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Sandvik creates the world’s first 3D printed, smash-proof guitar

Since The Who’s Pete Townshend smashed his first guitar on stage in the mid 1960s, the destructive performance has become something of a tradition in the music industry. And whether you see the act as an artistic expression or simply as an indulgent, even senseless, performance, there is no question that a violently smashed, splintering axe is an iconic image of rock & roll.

So what would happen if the guitar to be smashed was un-smashable? Sure, some of the catharsis might be gone, but it would make for an impressive show in itself. Thankfully, we’re not talking in hypotheticals here, as Swedish engineering company Sandvik recently utilized its metal manufacturing resources to produce the world’s first 3D printed, smash-proof guitar.

The guitar in question was designed and manufactured for Yngwie Malmsteen, a Swedish musician recognized by Time as one of the best electric guitar players of all time. The project was initiated by lifelong Malmsteen fan Henrik Loikkanen, a machining process developer at Sandvik Coromant who also plays the guitar. He wanted to see whether the company could produce a six-string that was not only fully functional, but also totally smash-proof.

Break a leg, not a neck

“We had to design a guitar that is unsmashable in all the different ways you can smash a guitar,”Loikkanen explained. “The engineering challenge was that critical joint between the neck and the body that usually cracks on a guitar.”

For this particular challenge, Sandvik engineers redesigned the guitar structure and eliminated the joint between the neck and the body by milling the neck and fretboard as a single part from solid recycled stainless steel. This approach—a first for guitar construction—meant that the neck and fretboard would extent into a rectangular hub that itself would be integrated deep into the guitar’s body.

Aside from ensuring that the fretboard and neck would not snap upon impact, Sandvik engineers also had to make sure that the guitar component would not be susceptible to distortion during the manufacturing stage. For this, an advanced simulation software was used to digitally mill the component before the physical process began.

Sandvik Smash-proof guitar
Yngwie Malmsteen inspects the guitar neck (Photo: Sandvik)

“Precision was critical,” said Loikkanen. “Our software is built on years of experience, giving tool and the cutting data recommendations that helped us mill the fretboard down to a challenging thickness of of 1 millimeter in places.”

Another notable element integrated into the guitar to make it smash-proof was an Isotropic Lightweight Structure (ILS) made from Sandvik’s hyper-duplex steel. The steel ILS—the strongest structure for a given weight ever invented—was integrated between the guitar’s neck and fretboard using a finely tuned welding process.

While my guitar 3D prints

For the guitar’s body, the engineers had to find a way to create an exceptionally strong structure that was light enough to carry and play. The obvious solution was to 3D print the guitar body, leveraging the technology’s ability to create complex, strong and lightweight geometries.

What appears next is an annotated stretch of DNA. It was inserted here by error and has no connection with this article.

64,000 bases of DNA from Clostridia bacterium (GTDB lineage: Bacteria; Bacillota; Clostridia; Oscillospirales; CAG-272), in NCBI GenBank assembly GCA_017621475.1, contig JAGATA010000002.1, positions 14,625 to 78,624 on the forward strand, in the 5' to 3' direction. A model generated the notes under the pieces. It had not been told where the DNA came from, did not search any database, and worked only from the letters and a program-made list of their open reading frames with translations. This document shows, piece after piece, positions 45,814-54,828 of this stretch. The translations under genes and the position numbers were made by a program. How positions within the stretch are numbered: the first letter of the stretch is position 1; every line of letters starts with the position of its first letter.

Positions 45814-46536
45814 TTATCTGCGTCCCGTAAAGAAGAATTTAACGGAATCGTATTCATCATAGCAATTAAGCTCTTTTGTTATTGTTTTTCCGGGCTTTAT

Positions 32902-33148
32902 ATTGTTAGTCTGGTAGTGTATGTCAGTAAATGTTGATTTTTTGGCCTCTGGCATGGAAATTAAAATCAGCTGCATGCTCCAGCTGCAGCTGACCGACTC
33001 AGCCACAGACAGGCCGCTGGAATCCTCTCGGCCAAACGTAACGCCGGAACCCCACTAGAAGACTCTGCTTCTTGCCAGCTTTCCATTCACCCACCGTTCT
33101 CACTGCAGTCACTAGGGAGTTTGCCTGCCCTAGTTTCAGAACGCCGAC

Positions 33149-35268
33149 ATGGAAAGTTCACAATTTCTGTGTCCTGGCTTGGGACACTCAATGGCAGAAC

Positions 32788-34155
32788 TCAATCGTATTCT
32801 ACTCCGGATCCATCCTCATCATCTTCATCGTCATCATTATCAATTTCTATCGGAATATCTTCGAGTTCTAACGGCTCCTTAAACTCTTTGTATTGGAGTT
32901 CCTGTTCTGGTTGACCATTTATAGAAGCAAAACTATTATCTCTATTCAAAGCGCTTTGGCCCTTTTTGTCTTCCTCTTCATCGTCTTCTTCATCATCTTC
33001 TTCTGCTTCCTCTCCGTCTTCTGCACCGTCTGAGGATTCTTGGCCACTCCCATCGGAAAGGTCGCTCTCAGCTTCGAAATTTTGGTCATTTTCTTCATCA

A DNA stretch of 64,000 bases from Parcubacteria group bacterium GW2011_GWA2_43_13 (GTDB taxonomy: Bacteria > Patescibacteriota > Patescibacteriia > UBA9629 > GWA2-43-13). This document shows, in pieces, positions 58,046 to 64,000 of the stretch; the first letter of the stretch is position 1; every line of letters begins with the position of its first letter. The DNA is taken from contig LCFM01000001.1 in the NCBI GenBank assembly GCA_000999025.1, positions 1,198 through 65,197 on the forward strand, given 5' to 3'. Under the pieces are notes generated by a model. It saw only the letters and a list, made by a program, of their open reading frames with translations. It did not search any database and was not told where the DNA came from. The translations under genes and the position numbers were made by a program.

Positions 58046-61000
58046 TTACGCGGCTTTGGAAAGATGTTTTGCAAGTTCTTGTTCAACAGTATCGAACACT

The body of the guitar was ultimately 3D printed using a laser bed fusion technology and a fine titanium powder.

“Additive manufacturing lets us create lighter, stronger and more flexible components with internal structures that would be impossible to mill traditionally,” said Amelie Norrby, an additive manufacturing engineer who worked on the project. “And it’s more sustainable because you only use the material you need for the component, minimizing waste.”

Sandvik Smash-proof guitar
Yngwie Malmsteen and the Sandvik team (Photo: Sandvik)

Smash the Guitar

Once the guitar components were milled, 3D printed and assembled, the impressive metal instrument was delivered to Malmsteen for a show in Florida. On stage, the Swedish guitarist played his set before commencing the ritual smashing process. After swinging the metal axe at amps, stage structures and the floor, he successfully destroyed a lot of sound equipment, but the guitar remained completely in tact.

“This guitar is a beast!” Malmsteen said after failing to smash it. “Sandvik is obviously on top of their game. They put the work in, they do their hours. I can relate to that. The result is amazing. I gave everything I had, but it was impossible to smash.”

More than just creating the world’s first 3D printed, smash-proof guitar, Sandvik aimed to showcase its expertise and capabilities in the project. Tomas Forsman, a research and development specialist at Sandvik, emphasized that the project adequately demonstrated the company’s ability to not only create a new, innovative product but to solve manufacturing challenges and meet requirements.

“Collaborating like this is a key for the future,” said Forsman. “Our customers’ challenges continue to grow more and more complex. We need to bring our expertise to work hand-in-hand with our partners and customers and keep inventing new ways of meeting those challenges.”

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Tess Boissonneault

Tess Boissonneault moved from her home of Montreal, Canada to the Netherlands in 2014 to pursue a master’s degree in Media Studies at the University of Amsterdam. It was during her time in Amsterdam that she became acquainted with 3D printing technology and began writing for a local additive manufacturing news platform. Now based in France, Tess has over two and a half years experience writing, editing and publishing additive manufacturing content with a particular interest in women working within the industry. She is an avid follower of the ever-evolving AM industry.

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